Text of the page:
Shoppers are back on Main Street in Wappingers Falls after the street was shut down for two weeks. A Thanksgiving morning building collapse forced ten apartments to evacuate and shut down a block of the street. YNN's John Wagner has more on how the road re-opening is bringing in much needed business downtown.
WAPPINGERS FALLS, N.Y. -- Black Friday, Small Business Saturday and two weeks of frenzied holiday shopping made no appearance to Wappingers' cash starved downtown. A partial building collapse and safety concerns forced Main Street and around 30 businesses closed.
"That first weekend was just an utter disaster for us," said Corsino Cakes owner Derek Corsino. "We lost thousands of dollars on refunds and credits on some cakes."
Fifteen thousand cars normally drive through downtown each day. Derek Corsino's cake shop was one of the first cleared to reopen, just two days after the collapse. But with Main Street closed to traffic for two weeks, customers were nowhere to be found.
"It's really hitting us hard. Some people are thinking about relocating," said Corsino.
"I had to throw away everything in my refrigerator, a lot of food spoilage and you lost business," said Peter Petralia, owner of Wagon Wheel Pizza.
Desperate times call for hopeful measures. The Dutchess County Regional Chamber of Commerce held a ribbon cutting Monday trying to get holiday shoppers thinking local first. Poughkeepsie's Galleria Mall, the county's biggest, sits just two miles away from Main Street's boutiques.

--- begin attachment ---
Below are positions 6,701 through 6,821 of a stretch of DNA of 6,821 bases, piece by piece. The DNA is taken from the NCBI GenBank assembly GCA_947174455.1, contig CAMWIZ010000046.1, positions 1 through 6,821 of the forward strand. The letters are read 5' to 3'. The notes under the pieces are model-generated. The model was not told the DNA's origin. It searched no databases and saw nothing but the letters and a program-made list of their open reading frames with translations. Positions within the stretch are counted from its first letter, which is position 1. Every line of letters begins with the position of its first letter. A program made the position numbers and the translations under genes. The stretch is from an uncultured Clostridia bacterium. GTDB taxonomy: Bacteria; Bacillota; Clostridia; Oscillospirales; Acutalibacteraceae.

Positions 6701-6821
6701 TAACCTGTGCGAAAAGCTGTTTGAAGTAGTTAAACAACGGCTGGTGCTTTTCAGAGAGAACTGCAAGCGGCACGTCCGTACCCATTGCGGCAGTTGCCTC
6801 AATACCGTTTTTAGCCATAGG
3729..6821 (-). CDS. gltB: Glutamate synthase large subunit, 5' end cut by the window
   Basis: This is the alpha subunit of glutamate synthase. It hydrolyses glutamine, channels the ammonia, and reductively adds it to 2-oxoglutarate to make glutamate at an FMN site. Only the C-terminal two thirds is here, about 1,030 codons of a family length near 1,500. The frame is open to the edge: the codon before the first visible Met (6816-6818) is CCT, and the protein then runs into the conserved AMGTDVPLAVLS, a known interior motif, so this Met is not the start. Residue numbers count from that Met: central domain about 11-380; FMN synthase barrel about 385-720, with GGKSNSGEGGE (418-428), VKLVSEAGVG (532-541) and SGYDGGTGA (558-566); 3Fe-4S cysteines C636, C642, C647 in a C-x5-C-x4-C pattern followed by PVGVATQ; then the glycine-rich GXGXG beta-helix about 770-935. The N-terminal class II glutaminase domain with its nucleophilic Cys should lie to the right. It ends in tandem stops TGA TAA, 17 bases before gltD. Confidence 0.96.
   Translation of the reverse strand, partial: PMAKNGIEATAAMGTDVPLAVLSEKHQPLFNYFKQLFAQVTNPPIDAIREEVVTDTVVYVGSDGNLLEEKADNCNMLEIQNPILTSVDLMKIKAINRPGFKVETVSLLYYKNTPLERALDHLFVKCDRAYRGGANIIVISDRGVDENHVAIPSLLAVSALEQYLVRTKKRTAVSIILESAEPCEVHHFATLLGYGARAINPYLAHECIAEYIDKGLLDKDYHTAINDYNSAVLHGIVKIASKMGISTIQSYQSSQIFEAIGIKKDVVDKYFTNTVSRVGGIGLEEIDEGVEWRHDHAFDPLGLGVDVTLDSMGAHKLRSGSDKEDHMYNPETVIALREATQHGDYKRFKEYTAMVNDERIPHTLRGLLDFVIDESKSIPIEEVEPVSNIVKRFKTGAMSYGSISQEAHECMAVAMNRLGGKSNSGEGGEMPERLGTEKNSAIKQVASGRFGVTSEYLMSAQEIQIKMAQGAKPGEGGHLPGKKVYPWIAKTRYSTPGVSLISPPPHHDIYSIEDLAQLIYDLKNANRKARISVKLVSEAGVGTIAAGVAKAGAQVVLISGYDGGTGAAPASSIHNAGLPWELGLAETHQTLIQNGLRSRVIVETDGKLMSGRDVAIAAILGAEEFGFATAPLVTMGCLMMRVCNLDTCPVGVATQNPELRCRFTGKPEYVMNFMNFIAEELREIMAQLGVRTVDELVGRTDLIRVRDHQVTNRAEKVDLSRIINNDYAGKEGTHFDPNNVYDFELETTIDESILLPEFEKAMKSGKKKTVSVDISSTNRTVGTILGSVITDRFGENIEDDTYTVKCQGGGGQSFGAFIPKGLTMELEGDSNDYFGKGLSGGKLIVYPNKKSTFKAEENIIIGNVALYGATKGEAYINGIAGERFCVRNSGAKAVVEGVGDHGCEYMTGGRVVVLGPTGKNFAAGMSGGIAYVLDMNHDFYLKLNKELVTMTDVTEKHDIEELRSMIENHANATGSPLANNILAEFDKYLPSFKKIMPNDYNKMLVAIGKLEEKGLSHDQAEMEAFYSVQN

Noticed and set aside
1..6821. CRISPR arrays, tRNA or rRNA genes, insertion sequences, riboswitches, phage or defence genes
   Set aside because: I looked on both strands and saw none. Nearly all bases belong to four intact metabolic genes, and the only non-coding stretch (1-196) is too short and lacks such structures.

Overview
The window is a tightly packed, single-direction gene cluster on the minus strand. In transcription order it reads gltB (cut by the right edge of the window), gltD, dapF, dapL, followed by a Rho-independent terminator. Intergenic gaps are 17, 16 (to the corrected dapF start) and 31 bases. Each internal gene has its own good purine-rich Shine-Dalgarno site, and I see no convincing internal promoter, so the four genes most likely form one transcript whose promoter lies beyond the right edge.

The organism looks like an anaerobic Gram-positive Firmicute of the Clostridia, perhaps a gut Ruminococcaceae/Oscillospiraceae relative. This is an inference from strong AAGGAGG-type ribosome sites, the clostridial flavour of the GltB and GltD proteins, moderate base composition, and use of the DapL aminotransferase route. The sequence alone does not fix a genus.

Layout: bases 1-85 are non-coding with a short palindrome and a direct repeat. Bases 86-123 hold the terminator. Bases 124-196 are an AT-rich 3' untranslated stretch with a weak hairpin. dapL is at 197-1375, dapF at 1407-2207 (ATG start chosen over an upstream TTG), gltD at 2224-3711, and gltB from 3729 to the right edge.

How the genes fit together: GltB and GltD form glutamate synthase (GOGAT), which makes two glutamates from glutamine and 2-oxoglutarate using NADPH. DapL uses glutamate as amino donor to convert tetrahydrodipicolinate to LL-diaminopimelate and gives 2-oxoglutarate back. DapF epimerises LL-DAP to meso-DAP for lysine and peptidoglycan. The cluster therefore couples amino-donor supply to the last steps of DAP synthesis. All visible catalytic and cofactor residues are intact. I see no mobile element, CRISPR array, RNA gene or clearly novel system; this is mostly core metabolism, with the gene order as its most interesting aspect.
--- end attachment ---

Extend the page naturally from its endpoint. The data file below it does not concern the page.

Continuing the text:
"Stop here in Wappingers," said Dutchess County Executive Marc Molinaro. "Invest your resources, make a few purchases and make a true difference in the life of a community."
"We were cut off in the midst of a busy Christmas season. It looked like it'd be the one that'd be the pickup season after so many years of a bad economy," said the Village of Wappingers Falls Mayor Matt Alexander.
The collapse destroyed the Falls Diner, wiping out around 15 jobs. Business needs to pick up soon or more may be lost.
"We use the holiday season to get through the winter," said Derek Corsino. "We need their help. We need them to come down here or a lot of these businesses won't be open this spring."
Although two full weeks of business were lost, there's still two full weeks for shopping before Christmas.